The Raku Process - "Birth of a plate"
Considered the traditional method for creating bowls for the Japanese tea ceremony, Raku originated in Japan in the late 16th century. Founded by Raku Chojiro. the Raku technique and tradition has been passed down through 15 generations of the Raku family, creating a unique ceramic dynasty with over 450 years of history.
Things got really exciting in the late 1960’s when Paul Soldner introduced “post firing reduction” to the traditional Japanese method of Raku firing. Since then, the Raku technique has been adopted and modified by contemporary potters worldwide.
The Process: The magic of Raku, for me at least, lies in the unknown, and the spontaneous. Unlike most other methods for firing pottery, Raku is fast. Pots are loaded into a preheated kiln and quickly (usually 20 to 30 minutes) brought to a temperature of approximately 1800 degrees F. Very hot glowing pots are plucked out of the kiln and placed into metal containers that have been lined with a combustible material (like shredded paper). The paper immediately ignites and a lid is placed on the container to smother the flames and create a “reducing” atmosphere. In this “reducing” atmosphere smoke and fire work their magic, making each piece one of a kind..
No matter how much control is exercised during the firing process, there are so many variables at work that you just never know what you are going to get. It is this element of surprise and mystery that keeps me heading out to the kiln shed for more.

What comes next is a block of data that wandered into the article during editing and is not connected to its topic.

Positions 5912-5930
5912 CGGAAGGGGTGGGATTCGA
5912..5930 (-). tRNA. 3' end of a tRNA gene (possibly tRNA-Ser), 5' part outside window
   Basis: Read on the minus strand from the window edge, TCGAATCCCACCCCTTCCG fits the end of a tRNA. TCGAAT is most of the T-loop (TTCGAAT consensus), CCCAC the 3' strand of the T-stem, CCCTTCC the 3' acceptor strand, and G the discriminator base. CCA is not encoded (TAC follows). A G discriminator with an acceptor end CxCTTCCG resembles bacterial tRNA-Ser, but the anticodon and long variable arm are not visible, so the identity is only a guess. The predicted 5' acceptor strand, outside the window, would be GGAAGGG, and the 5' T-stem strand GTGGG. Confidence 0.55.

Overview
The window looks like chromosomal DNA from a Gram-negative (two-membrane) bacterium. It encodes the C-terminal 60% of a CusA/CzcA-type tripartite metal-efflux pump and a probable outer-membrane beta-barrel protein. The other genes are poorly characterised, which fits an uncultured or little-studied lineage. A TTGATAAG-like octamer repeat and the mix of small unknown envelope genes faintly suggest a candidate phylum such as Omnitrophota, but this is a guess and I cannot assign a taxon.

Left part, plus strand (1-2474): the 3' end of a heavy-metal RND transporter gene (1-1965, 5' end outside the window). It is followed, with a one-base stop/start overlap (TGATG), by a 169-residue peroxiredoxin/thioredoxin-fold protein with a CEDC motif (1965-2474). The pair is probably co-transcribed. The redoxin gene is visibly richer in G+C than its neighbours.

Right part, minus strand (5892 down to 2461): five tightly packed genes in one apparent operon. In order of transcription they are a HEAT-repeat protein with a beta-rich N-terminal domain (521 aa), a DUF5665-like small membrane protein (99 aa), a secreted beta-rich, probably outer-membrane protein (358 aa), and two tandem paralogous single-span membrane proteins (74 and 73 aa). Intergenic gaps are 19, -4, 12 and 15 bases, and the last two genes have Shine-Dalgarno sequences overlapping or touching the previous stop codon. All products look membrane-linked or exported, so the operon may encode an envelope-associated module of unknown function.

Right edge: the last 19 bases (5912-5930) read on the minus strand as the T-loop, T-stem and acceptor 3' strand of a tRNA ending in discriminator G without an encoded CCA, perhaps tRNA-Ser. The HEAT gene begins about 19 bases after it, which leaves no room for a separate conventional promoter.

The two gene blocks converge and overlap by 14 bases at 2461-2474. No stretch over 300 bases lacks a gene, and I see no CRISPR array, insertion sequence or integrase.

It starts with a few pounds of fresh beautiful clay.
The clay is rolled out by hand into a round slab, and designs are applied.
After an initial firing in the electric kiln, the plate is glazed and loaded into the Raku kiln.
Temperature has been reached, and the plate is ready to come out.
As quickly as possible, the plate is lifted out and placed into the metal container lined with paper.
I try not to get a "Raku haircut" as I slide a lid in place to smother the flames.
After about 30 minutes of cooling inside the metal container, it is time to inspect the results.
Handle Raku with care
After all, it has had a difficult birth. Many pieces do not survive the stress of such rapid heating and cooling.
Raku is not watertight or foodsafe. Over time, direct light may affect cololurs.